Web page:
Whale sharks, Rhincodon typus, are often perceived as solitary behemoths that live and feed in the open ocean. To the contrary, evidence is accumulating that they are gregarious and form seasonal aggregations in some coastal waters. One such aggregation occurs annually north of Cabo Catoche, off Isla Holbox on the Yucatán Peninsula of Mexico. Here we report a second, much denser aggregation of whale sharks (dubbed "the Afuera") that occurs east of the tip of the Yucatán Peninsula in the Caribbean Sea. The 2009 Afuera event comprised the largest aggregation of whale sharks ever reported, with up to 420 whale sharks observed in a single aerial survey, all gathered in an elliptical patch of ocean approximately 18 km2. Plankton studies indicated that the sharks were feeding on dense homogenous patches of fish eggs, which DNA barcoding analysis identified as belonging to little tunny, Euthynnus alletteratus. This contrasts with the annual Cabo Catoche aggregation nearby, where prey consists mostly of copepods and sergestid shrimp. Increased sightings at the Afuera coincide with decreased sightings at Cabo Catoche, and both groups have the same sex ratio, implying that the same animals are likely involved in both aggregations; tagging data support this idea. With two whale shark aggregation areas, high coastal productivity and a previously-unknown scombrid spawning ground, the northeastern Yucatán marine region is a critical habitat that deserves more concerted conservation efforts. © 2011 de la Parra Venegas et al.


PubMed | Proyecto Domino, Chooj Ajauil AC and Center for Shark Research
Type: Journal Article | Journal: PloS one | Year: 2015

The whale shark (Rhincodon typus) is a wide-ranging, filter-feeding species typically observed at or near the surface. This sharks sub-surface habits and behaviors have only begun to be revealed in recent years through the use of archival and satellite tagging technology. We attached pop-up satellite archival transmitting tags to 35 whale sharks in the southeastern Gulf of Mexico off the Yucatan Peninsula from 2003-2012 and three tags to whale sharks in the northeastern Gulf off Florida in 2010, to examine these sharks long-term movement patterns and gain insight into the underlying factors influencing their vertical habitat selection. Archived data were received from 31 tags deployed on sharks of both sexes with total lengths of 5.5-9 m. Nine of these tags were physically recovered facilitating a detailed long-term view into the sharks vertical movements. Whale sharks feeding inshore on fish eggs off the northeast Yucatan Peninsula demonstrated reverse diel vertical migration, with extended periods of surface swimming beginning at sunrise followed by an abrupt change in the mid-afternoon to regular vertical oscillations, a pattern that continued overnight. When in oceanic waters, sharks spent about 95% of their time within epipelagic depths (<200 m) but regularly undertook very deep (extreme) dives (>500 m) that largely occurred during daytime or twilight hours (max. depth recorded 1,928 m), had V-shaped depth-time profiles, and comprised more rapid descents (0.68 m sec-1) than ascents (0.50 m sec-1). Nearly half of these extreme dives had descent profiles with brief but conspicuous changes in vertical direction at a mean depth of 475 m. We hypothesize these stutter steps represent foraging events within the deep scattering layer, however, the extreme dives may have additional functions. Overall, our results demonstrate complex and dynamic patterns of habitat utilization for R. typus that appear to be in response to changing biotic and abiotic conditions influencing the distribution and abundance of their prey.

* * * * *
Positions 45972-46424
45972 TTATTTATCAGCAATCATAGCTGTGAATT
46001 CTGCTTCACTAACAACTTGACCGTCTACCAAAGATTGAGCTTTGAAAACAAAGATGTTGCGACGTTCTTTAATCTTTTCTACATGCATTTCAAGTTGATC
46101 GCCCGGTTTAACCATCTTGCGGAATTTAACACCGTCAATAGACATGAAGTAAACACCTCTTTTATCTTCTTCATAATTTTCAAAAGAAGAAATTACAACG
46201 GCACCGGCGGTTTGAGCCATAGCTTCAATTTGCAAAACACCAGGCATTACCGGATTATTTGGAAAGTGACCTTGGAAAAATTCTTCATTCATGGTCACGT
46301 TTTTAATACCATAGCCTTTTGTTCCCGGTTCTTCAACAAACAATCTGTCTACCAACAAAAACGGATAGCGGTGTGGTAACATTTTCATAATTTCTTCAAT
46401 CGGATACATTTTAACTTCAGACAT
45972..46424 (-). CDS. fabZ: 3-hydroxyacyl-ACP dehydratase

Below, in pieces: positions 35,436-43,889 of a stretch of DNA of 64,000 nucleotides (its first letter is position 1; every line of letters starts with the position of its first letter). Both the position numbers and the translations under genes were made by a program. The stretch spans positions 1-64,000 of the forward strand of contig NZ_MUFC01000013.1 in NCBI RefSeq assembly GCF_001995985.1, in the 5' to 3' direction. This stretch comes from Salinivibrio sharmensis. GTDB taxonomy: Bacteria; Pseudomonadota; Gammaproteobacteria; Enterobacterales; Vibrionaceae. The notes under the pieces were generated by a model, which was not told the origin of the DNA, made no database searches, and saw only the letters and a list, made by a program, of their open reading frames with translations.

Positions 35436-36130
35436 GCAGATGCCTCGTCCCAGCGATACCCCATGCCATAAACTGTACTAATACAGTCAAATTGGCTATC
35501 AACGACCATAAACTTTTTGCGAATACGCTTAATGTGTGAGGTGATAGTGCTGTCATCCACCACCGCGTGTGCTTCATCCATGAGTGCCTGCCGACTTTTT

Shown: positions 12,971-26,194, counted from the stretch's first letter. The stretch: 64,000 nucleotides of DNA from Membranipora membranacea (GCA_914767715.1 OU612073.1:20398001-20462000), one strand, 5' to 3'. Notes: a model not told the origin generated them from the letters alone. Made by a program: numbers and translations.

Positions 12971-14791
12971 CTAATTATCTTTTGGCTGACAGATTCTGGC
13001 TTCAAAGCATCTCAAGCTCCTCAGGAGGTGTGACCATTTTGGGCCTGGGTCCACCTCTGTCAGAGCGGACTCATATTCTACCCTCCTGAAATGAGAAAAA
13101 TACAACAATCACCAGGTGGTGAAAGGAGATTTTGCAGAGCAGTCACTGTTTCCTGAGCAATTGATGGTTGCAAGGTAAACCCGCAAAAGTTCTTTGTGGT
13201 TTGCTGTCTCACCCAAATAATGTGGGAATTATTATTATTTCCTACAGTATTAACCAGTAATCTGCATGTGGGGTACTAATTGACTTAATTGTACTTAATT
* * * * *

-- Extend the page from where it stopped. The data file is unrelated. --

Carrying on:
PubMed | Proyecto Domino
Type: Journal Article | Journal: PloS one | Year: 2011

Whale sharks, Rhincodon typus, are often perceived as solitary behemoths that live and feed in the open ocean. To the contrary, evidence is accumulating that they are gregarious and form seasonal aggregations in some coastal waters. One such aggregation occurs annually north of Cabo Catoche, off Isla Holbox on the Yucatn Peninsula of Mexico. Here we report a second, much denser aggregation of whale sharks (dubbed the Afuera) that occurs east of the tip of the Yucatn Peninsula in the Caribbean Sea. The 2009 Afuera event comprised the largest aggregation of whale sharks ever reported, with up to 420 whale sharks observed in a single aerial survey, all gathered in an elliptical patch of ocean approximately 18 km(2). Plankton studies indicated that the sharks were feeding on dense homogenous patches of fish eggs, which DNA barcoding analysis identified as belonging to little tunny, Euthynnus alletteratus. This contrasts with the annual Cabo Catoche aggregation nearby, where prey consists mostly of copepods and sergestid shrimp. Increased sightings at the Afuera coincide with decreased sightings at Cabo Catoche, and both groups have the same sex ratio, implying that the same animals are likely involved in both aggregations; tagging data support this idea. With two whale shark aggregation areas, high coastal productivity and a previously-unknown scombrid spawning ground, the northeastern Yucatn marine region is a critical habitat that deserves more concerted conservation efforts.